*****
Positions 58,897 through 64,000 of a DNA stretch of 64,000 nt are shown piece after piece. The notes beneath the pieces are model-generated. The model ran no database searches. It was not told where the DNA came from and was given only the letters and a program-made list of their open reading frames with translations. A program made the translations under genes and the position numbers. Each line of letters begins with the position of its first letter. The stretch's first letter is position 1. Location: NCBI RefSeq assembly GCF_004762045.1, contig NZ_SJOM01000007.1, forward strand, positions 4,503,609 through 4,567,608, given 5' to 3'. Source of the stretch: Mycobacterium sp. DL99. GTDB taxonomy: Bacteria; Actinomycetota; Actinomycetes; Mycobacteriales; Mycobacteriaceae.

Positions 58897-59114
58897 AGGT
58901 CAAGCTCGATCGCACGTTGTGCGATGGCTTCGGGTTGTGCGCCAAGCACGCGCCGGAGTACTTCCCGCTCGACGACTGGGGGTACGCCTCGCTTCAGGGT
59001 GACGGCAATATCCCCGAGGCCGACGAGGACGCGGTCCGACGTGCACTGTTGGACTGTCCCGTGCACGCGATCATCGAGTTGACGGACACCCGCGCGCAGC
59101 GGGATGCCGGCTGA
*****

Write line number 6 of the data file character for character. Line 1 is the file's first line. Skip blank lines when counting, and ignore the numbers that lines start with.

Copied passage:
59101 GGGATGCCGGCTGA